By LESLIE CRISS / NEMS Daily Journal
What are the risk factors of breast cancer?
Women with certain risk factors are more likely than others to develop breast cancer. A risk factor is something that may increase the chance of getting a disease.
Some risk factors (such as drinking alcohol) can be avoided. But most risk factors (such as having a family history of breast cancer) can’t be avoided.
Studies have found the following risk factors for breast cancer:
* Age: The chance of getting breast cancer increases as you get older.
* Personal health history: Having breast cancer in one breast increases your risk of getting cancer in your other breast.
* Family health history: Your risk of breast cancer is higher if your mother, father, sister or daughter had breast cancer. The risk is even higher if your family member had breast cancer before age 50. Having other relatives (in either your mother’s or father’s family) with breast cancer or ovarian cancer may also increase your risk.
* Radiation therapy to the chest: Women who had radiation therapy to the chest (including the breasts) before age 30 are at an increased risk of breast cancer. Studies show that the younger a woman was when she received radiation treatment, the higher her risk of breast cancer later in life.
* Reproductive and menstrual history:
– The older a woman is when she has her first child, the greater her chance of breast cancer.
– Women who never had children are at an increased risk of breast cancer.
– Women who had their first menstrual period before age 12 are at an increased risk of breast cancer.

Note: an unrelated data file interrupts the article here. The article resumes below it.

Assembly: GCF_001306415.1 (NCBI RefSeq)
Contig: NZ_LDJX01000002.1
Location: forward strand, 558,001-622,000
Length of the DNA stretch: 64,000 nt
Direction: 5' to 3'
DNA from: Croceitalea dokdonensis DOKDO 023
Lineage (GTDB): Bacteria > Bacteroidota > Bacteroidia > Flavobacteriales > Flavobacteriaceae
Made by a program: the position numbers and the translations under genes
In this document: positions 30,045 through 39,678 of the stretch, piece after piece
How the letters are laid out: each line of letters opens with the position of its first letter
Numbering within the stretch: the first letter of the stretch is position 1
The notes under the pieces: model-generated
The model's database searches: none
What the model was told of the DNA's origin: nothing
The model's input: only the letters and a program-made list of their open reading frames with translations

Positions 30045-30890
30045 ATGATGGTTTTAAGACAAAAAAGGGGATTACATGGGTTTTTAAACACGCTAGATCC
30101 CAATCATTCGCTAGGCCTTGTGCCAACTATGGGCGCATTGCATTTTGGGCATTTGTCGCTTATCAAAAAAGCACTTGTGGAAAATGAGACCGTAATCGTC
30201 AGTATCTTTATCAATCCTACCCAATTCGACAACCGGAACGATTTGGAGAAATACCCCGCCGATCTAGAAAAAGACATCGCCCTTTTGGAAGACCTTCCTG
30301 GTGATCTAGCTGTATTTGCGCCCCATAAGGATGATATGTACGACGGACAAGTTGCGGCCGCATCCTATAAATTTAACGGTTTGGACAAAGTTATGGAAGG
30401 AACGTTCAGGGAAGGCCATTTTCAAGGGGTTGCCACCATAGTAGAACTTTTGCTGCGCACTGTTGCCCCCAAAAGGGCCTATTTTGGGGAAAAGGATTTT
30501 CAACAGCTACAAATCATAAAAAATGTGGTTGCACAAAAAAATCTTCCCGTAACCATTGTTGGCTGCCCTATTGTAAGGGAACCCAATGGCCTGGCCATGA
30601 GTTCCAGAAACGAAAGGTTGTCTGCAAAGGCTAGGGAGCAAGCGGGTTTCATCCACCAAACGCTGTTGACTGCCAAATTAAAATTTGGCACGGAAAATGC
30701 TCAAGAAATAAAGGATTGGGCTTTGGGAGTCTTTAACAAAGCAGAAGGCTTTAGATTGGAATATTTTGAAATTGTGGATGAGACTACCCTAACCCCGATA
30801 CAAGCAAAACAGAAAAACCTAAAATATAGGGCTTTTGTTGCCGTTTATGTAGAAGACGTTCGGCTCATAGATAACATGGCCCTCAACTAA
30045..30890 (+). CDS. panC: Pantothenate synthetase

– Women who went through menopause after age 55 are at an increased risk of breast cancer.
– Women who take menopausal hormone therapy for many years have an increased risk of breast cancer.
* Race: In the United States, breast cancer is diagnosed more often in white women than in African-American/black, Hispanic/Latina, Asian/Pacific Islander, or American Indian/Alaska Native women.
* History of taking DES: DES was given to some pregnant women in the United States between about 1940 and 1971. (It is no longer given to pregnant women.) Women who took DES during pregnancy may have a slightly increased risk of breast cancer. The possible effects on their daughters are under study.
* Being overweight or obese after menopause: The chance of getting breast cancer after menopause is higher in women who are overweight or obese.
* Lack of physical activity: Women who are physically inactive throughout life may have an increased risk of breast cancer.
* Drinking alcohol: Studies suggest that the more alcohol a woman drinks, the greater her risk of breast cancer.
Having a risk factor does not mean that a woman will get breast cancer.